A Guide to Geysir: Iceland's Most Famous Natural Phenomenon Skip to content
Photo: photo by Golli.

A Guide to Geysir: Iceland’s Most Famous Natural Phenomenon

Share article

Facebook
Twitter

The active geothermal area of Haukadalur valley is located in the southwest of Iceland and is one of the stops along the Golden Circle route. In this area you will find Geysir hot spring, a captivating natural wonder that draws visitors from all over the world. Even though Geysir is the name everyone associates with this natural wonder, it is actually Strokkur who does all the hard work and shows off spectacular eruptions of boiling water into the air. 

In this guide we will provide you with all the essential information needed to make the most of your visit to Iceland’s most famous geothermal sites. 


How to get to Geysir geothermal area

As mentioned above, Geysir is situated on the Golden Circle route, around 116 km [72 mi] from Reykjavík city. The journey takes roughly 1,5 hours from the city and is easily accessible with a private car. Alternatively there are enough guided tour options for those who just want to sit back, relax and enjoy the ride. 

Exploring the area

Upon arrival you might already get a sneaky preview of the erupting hot spring while parking on the other side of the road. The landscape surrounding the many hot springs in the area is dominated by steam, bubbling mud pots and the iconic geysers.

Strokkur Geyser

The star of the show is Strokkur geyser with its powerful eruptions shooting boiling water up to 30 metres [98 ft] into the air. Strokkur erupts every 5-10 minutes so there are plenty of opportunities to watch, be in awe and get that one perfect picture to show everyone at home.

Geysir

The geothermal area is named after the famous Geysir, an old hot spring that has been dormant for decades. The surrounding area is very beautiful and even though only one of the geysers actively erupts, many bubbling ones are to be seen when strolling around the area. Additionally you can see fumaroles and marvel at the clayish brown surroundings merging with the surrounding greenery. Always stay on the designated paths as the ground can be unstable due to the geothermal activity beneath. 


Geysir Visitor Centre

Either before or after walking around the area and seeing Strokkur erupt once, twice or ten times, it can be a fun experience to visit the local visitor centre to learn more about the geology, history and significance of this natural phenomenon.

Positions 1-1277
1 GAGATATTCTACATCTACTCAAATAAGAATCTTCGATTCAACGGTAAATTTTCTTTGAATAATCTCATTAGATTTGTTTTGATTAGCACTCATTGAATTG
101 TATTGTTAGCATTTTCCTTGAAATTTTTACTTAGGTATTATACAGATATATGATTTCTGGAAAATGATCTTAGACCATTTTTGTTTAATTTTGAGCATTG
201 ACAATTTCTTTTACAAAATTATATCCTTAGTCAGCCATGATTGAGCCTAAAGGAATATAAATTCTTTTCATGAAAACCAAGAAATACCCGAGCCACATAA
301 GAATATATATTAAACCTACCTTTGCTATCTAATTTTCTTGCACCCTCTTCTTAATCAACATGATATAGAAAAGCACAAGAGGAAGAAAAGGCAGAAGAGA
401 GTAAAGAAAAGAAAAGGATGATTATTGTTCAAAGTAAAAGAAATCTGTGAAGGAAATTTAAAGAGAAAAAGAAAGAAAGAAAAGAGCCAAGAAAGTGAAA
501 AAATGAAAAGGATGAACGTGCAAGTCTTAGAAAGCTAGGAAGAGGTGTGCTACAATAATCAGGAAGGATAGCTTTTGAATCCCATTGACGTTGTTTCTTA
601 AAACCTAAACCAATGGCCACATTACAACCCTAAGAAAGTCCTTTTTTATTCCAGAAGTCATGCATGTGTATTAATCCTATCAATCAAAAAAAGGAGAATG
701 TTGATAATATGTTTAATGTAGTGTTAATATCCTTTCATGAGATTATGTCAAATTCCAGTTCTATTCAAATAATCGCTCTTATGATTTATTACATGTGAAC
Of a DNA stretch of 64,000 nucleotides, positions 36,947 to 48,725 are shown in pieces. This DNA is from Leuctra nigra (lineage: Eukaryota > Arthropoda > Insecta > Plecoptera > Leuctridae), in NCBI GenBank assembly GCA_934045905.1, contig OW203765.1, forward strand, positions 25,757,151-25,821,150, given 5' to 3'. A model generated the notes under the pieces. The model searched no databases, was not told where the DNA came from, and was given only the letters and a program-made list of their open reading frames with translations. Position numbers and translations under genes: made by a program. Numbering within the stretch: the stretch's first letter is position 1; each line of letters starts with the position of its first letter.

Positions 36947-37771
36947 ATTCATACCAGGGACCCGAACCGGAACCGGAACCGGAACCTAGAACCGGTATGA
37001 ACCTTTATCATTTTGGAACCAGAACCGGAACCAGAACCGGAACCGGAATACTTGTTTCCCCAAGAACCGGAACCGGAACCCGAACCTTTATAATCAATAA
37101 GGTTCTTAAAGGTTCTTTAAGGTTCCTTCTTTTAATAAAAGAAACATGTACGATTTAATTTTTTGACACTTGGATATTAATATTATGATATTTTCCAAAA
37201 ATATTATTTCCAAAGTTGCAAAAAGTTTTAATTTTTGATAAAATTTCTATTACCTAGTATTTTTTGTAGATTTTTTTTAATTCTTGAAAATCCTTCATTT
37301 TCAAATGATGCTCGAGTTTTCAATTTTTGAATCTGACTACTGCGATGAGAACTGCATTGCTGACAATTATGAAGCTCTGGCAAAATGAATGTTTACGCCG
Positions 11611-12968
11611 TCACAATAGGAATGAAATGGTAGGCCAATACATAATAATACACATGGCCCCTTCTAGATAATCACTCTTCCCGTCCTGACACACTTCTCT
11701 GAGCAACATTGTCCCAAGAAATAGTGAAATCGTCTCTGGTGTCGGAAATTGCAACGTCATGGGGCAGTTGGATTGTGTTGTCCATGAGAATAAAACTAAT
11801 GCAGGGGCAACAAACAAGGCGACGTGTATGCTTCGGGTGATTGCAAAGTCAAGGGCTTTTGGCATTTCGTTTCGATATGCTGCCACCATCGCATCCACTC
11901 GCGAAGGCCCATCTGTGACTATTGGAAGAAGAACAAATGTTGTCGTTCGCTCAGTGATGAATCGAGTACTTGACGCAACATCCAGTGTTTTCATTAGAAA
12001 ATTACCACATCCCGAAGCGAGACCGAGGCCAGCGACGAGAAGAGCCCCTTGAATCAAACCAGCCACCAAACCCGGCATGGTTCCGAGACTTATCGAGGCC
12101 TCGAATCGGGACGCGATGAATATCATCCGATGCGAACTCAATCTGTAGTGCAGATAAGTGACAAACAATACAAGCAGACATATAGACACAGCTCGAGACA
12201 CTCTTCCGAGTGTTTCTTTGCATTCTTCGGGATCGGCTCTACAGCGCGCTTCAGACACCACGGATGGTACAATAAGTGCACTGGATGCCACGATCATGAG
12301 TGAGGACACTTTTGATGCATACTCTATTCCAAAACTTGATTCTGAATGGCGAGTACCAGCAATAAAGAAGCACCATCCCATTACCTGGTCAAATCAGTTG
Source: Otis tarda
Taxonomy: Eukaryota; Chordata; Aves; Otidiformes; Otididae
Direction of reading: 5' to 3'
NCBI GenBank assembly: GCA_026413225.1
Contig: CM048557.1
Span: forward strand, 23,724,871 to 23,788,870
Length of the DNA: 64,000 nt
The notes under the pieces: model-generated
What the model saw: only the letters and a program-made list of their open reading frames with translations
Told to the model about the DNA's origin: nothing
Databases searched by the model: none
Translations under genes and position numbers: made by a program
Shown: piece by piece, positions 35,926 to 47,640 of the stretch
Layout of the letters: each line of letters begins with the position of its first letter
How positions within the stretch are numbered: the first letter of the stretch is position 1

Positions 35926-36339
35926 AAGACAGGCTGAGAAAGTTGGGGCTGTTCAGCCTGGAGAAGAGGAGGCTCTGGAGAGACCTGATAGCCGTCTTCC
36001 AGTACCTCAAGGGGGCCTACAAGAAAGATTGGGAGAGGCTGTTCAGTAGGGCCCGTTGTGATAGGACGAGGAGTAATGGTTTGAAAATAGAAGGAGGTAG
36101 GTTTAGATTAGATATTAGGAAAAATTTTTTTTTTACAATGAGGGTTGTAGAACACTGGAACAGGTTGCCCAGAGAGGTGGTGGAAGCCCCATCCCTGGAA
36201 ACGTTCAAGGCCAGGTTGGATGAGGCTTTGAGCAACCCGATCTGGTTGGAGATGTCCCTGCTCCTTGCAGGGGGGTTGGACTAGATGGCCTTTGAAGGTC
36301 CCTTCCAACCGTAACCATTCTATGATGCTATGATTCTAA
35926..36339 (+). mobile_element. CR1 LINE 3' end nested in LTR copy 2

Geysir Golden Circle in Iceland
Geysir area – photo by Golli

 

Practical tips and fun facts about the Geysir area

  1. How to dress when visiting Geysir
    Dress according to the weather and wear good shoes. The paths can get a little muddy.

  2. Safety first
    Always stay on designated paths and adhere to all signs and safety instructions. Even though only one of the hot springs is active the whole area is still an active geothermal area and the non-active geysers are still boiling hot.

  3. Why do geysers erupt?
    The reason why geysers erupt is water being heated by bubbling magma underneath earth’s surface. When the water reaches a certain pressure it is forced towards the surface where it erupts with magnificent results. 

  4. When did Geysir first erupt?
    The first mentioned eruption of Geysir hot spring dates back to 1647. The famous geyser was very active back then, shooting water up to 80 metres [262 ft] into the air. In the early 1900s the activity started to decline and it eventually became dormant. After a row of very big earthquakes in the year 2000, Geysir awoke and became active once more. However its last eruption was in 2016 and it has been dormant ever since.

  5. Where does the word geyser come from?
    The English word
    geyser is adapted from Geysir´s name and is now an internationally known word for spouting hot water springs. This is however not the Icelandic word for the phenomenon. In Iceland Geysir is, and always will be, the name of one of the geysers but the word used for this natural wonder is hver [ˈvɛːˀr].

 

 

Even though the Geysir area is probably one of the most hyped up attractions in Iceland it is a remarkable experience for everyone to witness the power of nature in this  explosive way. The geothermal activity is one of Iceland’s most unique attributes and where better to experience it than in the Geysir area? The trip is an easily accessible day-trip from Reykjavík city and well worth your while to witness Iceland’s most iconic natural phenomenon first hand. 

 

Related Posts